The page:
Editing, editing and more editing. For the next two weeks my writing partner and I are taking a break from writing to do some edits. When we started the project we agreed it was best not to edit while we wrote, but rather to pound out content and then pause at major milestones to fix what we did. The idea was that in keeping editing confined to certain periods we could concentrate on the story without getting bogged down with trying to achieve perfection in a first draft. Well, we have officially reached our first milestone (first pinch-point yay!) and decided it was the perfect time to review what we had, correct inconsistencies and do a first-past edit. Great right? Sure. Unless your me.
I’m excited to remind myself where we started and how far we’ve come in the project. But I’m also a little nervous. Ok, more than a little. I may throw up. Usually when I write, I think everything that hits the page is genius…until I stop. Then the minute I close my laptop or lift my pen off the paper I lose all confidence in my own work. But, my desire to be good and appreciated doesn’t go away so there is a real possibility for a spiral into the depths-of-despair that I will ever be good. (Never been there? The walls are painted a lovely shade of plum-crazy.) So, the thought of going back to review what I have is agonizing. (I could get the same feeling by asking someone to kick me in the stomach hard three times.)
Usually I can muster up enough bravery to prevent the sick, sky is falling, feeling. But it just dawned on me that I will go through this editing process, and right at the end of it I’ll get the feedback on my other novel (Riveted). Double whammy; six kicks to the stomach.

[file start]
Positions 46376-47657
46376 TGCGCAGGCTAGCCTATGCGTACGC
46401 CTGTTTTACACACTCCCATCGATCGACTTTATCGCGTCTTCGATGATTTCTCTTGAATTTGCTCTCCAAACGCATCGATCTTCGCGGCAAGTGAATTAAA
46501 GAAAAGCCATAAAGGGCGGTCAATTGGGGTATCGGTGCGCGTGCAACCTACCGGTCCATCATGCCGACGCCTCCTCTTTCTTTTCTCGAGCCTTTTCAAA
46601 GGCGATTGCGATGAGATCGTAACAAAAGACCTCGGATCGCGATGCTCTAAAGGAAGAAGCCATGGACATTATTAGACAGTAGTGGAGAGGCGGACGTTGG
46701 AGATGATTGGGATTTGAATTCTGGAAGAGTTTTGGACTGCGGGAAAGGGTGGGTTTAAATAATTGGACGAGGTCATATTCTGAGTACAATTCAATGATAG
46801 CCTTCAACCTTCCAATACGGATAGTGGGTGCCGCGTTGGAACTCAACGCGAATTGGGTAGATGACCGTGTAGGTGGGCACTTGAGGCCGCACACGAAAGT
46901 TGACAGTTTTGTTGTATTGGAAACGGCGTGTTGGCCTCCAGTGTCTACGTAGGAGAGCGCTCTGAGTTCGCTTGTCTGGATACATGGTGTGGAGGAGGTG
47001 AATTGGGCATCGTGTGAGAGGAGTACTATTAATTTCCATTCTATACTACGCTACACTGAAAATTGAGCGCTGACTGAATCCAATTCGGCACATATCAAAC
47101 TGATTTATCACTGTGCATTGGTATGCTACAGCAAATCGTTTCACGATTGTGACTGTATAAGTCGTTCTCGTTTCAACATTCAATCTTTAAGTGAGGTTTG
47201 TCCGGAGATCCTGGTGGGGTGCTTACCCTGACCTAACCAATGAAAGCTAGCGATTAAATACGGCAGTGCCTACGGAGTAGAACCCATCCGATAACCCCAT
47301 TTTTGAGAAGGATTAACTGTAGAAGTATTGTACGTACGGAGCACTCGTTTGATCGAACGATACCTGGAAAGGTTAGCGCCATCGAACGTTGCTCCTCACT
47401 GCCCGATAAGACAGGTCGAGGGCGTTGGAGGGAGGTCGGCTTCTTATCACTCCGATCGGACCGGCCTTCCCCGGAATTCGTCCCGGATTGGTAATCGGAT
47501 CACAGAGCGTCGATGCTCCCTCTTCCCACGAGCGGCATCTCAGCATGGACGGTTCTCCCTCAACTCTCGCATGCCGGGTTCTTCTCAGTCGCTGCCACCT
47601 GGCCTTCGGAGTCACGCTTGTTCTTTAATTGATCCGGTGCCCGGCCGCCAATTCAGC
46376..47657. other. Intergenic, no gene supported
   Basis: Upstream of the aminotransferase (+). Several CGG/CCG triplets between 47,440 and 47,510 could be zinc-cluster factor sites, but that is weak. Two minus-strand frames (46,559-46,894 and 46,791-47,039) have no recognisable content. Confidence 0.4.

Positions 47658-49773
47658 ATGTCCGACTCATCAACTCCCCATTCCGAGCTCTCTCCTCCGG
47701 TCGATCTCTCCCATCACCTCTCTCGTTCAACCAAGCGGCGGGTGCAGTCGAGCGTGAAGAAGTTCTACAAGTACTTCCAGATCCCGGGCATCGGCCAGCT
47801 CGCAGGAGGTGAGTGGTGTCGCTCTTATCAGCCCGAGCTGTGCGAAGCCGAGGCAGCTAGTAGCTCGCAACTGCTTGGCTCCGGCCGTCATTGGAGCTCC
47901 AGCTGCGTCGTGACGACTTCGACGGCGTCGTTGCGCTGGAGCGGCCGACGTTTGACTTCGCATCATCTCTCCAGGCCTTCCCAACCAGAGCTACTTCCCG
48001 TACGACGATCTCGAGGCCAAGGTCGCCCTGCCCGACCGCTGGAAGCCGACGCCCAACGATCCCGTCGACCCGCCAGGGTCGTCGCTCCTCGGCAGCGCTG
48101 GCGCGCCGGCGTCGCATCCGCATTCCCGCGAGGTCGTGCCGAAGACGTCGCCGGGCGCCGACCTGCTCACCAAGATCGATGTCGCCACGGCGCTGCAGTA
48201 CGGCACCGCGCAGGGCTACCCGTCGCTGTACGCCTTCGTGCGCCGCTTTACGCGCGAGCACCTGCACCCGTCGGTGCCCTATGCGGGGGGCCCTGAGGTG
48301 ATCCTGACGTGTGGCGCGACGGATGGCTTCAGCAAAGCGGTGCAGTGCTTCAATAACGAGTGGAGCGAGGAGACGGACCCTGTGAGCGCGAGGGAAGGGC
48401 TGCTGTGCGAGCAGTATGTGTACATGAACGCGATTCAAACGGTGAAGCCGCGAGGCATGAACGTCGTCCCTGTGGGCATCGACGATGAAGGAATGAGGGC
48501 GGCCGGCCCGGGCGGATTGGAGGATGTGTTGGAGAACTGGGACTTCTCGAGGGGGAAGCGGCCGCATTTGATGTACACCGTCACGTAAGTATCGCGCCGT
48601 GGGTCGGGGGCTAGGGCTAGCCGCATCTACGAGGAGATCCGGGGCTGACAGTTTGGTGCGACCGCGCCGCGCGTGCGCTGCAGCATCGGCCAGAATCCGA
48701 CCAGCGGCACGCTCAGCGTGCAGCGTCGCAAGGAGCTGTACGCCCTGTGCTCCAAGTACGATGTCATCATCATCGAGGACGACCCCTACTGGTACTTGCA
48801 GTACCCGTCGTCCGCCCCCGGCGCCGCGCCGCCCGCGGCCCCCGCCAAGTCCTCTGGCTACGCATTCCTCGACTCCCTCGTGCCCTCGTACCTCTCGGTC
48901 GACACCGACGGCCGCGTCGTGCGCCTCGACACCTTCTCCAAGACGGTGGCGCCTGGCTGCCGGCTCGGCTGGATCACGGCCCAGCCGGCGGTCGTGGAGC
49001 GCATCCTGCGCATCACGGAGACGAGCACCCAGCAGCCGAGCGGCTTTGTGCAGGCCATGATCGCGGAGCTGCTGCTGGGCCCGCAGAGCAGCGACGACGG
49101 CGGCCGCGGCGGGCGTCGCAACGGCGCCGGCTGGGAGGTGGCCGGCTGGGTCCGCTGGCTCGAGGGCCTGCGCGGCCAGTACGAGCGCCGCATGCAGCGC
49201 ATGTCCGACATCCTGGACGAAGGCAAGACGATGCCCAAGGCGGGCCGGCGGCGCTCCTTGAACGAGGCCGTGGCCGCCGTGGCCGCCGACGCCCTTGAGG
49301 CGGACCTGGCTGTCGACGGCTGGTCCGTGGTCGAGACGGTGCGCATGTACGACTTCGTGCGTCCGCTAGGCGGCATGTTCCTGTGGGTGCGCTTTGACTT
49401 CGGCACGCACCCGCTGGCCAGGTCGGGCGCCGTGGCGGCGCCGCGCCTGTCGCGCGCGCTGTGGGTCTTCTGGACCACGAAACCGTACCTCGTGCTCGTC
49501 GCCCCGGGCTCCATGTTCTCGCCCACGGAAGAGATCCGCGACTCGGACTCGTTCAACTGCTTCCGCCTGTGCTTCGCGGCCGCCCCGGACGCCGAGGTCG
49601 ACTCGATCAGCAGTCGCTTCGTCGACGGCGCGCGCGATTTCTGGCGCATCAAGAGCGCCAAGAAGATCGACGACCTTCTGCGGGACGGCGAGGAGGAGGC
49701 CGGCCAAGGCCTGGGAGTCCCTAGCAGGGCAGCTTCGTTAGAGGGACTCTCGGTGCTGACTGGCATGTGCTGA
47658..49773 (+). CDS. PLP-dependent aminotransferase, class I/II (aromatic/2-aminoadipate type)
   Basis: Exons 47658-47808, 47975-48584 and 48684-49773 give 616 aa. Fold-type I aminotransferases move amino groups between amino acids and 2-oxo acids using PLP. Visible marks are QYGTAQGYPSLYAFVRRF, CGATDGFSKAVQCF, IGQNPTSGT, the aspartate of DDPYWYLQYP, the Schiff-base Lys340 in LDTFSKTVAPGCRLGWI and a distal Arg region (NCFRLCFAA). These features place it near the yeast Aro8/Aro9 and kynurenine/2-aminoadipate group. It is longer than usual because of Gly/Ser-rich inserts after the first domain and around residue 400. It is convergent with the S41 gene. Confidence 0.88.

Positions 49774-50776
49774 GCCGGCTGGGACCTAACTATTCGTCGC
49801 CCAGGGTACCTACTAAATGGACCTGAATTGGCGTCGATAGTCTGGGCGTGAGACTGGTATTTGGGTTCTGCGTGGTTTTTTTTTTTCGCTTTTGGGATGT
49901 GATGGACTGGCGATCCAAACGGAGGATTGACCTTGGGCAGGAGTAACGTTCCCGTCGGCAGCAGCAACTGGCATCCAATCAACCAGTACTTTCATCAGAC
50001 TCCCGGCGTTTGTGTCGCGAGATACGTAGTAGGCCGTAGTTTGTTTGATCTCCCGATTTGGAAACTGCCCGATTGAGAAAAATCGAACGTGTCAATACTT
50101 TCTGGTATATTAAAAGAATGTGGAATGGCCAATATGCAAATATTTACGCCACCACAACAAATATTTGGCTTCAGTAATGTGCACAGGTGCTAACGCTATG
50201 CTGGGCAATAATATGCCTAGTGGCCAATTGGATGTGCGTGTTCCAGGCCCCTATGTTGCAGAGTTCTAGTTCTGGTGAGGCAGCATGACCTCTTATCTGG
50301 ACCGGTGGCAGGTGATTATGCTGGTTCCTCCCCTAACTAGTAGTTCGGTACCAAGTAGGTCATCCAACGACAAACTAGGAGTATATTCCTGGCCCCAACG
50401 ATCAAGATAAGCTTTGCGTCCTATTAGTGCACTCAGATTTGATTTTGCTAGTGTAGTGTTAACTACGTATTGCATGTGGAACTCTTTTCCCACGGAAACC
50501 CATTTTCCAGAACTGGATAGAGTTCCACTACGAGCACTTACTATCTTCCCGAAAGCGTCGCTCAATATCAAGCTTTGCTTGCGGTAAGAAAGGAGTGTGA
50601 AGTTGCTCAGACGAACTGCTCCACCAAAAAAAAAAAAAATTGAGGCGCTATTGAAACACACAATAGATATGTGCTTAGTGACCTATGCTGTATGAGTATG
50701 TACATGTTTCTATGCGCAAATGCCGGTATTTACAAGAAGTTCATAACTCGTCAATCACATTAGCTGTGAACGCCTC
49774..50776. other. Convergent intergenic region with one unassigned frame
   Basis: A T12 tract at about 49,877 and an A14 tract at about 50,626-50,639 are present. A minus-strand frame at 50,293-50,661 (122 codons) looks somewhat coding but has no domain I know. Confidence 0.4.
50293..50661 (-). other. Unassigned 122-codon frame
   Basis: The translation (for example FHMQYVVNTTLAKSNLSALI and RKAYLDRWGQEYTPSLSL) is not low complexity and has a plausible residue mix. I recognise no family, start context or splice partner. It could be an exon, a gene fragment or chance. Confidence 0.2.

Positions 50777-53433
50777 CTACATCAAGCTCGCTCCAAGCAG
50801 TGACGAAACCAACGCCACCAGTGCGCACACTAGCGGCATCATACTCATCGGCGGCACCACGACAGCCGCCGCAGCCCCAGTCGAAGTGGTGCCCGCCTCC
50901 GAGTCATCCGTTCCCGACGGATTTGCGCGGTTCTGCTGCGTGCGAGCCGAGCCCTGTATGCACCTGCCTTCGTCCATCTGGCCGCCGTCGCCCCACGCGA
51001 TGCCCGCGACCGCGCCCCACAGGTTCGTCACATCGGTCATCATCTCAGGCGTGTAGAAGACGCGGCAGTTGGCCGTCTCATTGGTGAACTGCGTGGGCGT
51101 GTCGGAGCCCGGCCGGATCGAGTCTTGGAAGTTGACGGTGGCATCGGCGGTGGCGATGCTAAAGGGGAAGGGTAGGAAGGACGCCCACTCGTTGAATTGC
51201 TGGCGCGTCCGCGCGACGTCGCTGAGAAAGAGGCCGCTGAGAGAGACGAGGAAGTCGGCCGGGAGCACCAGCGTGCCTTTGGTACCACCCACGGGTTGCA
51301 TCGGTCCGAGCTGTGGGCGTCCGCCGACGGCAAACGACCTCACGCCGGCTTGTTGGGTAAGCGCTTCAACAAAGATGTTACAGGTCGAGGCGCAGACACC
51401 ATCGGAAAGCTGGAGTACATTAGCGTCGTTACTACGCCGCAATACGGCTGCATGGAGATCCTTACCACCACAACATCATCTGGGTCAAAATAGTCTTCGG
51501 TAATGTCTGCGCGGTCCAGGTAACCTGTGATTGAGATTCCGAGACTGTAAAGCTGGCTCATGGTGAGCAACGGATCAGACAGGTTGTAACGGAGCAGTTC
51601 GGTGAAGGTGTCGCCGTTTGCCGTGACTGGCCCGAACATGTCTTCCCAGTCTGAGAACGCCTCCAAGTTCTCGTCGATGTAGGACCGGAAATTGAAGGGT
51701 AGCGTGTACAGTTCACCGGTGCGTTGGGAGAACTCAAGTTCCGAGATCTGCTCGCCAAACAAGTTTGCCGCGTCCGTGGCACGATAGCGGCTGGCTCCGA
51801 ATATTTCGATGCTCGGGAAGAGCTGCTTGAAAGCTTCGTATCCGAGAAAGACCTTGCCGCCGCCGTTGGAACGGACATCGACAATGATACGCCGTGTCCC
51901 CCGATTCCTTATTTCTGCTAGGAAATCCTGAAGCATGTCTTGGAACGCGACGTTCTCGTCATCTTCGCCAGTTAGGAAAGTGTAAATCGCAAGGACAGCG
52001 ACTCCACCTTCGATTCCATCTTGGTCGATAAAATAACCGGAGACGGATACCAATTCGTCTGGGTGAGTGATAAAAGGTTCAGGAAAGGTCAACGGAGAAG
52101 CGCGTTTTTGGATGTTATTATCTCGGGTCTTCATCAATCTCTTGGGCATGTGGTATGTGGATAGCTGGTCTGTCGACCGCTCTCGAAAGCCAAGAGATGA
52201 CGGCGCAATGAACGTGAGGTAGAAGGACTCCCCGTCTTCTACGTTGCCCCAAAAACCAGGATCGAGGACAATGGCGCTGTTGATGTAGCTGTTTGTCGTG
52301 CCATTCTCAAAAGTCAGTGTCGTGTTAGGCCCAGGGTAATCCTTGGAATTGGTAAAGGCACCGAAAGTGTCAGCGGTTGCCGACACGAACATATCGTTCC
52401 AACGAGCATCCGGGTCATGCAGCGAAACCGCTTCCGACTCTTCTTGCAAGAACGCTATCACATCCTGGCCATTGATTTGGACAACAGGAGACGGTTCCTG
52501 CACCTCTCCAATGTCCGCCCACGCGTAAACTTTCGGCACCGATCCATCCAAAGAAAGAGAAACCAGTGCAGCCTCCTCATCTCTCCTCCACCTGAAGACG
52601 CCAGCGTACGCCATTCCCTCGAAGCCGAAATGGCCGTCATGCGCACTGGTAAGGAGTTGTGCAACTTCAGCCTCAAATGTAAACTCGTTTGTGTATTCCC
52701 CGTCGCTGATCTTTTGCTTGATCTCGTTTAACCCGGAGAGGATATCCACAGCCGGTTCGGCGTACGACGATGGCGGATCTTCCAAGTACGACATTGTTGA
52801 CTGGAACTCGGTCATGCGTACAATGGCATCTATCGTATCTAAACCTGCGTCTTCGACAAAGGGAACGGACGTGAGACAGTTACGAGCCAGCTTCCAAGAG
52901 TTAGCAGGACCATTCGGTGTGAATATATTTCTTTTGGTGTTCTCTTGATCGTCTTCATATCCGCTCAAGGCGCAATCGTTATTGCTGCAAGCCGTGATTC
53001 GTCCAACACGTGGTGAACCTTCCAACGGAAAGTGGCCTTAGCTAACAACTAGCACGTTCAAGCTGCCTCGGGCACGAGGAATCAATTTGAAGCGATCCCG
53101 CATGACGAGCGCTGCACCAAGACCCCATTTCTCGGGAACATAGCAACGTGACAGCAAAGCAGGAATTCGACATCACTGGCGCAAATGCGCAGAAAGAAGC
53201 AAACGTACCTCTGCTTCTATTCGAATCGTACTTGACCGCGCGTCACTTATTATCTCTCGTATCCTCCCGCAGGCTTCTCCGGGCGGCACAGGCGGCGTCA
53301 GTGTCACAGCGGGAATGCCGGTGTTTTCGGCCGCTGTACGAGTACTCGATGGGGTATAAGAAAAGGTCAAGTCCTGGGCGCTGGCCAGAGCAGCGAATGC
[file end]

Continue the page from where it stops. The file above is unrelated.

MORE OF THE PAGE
So what is a slightly nauseous, completely neurotic person to do? I’ve made a plan. (Of course I have. I plan for everything: Zombies, tsunami, economic collapse. No, it is not unreasonable…just neurotically pragmatic. Now leave me alone, I’m busy counting my emergency supplies again.) So anyway my plan is to make myself feel good and creative enough that I can handle the stomach-kicking editing process. Each day I’m going to write something fun; something that doesn’t have a deadline or a grand goal. It might be a chapter from one of the seven novels on my “to be written one day” list. Or it might be a poem. It might be practical, or something I never use again, but I’m going to write, and it’s going to be brilliant. Then I’m going to store all that “I’m a genius” emotion up and tell myself, “It’s ok if what you’re editing sucks, because look how awesome this other project is.” Kind of like distracting a small child with a new toy, or me with something shiny.
I spend a lot of time in my head (an exhausting place), so it is a wonderful gift that I’m easily distracted. Each of us gets distracted differently. Some of us are distracted by beauty, or ideas. Others by conversations, or bright objects. The next time you’re distracted (look a butterfly!) ask yourself why? What is it about the situation or thing that distracted you? You have just found inspiration. For me it is usually people. I find people endlessly fascinating, so in my writing there are usually a lot of people. Find what distracts you and begin to write about it. Spend a half hour exploring (on paper) your interest in the shiny, the unexpected, the odd. And while your there if you get distracted by a story idea, start writing.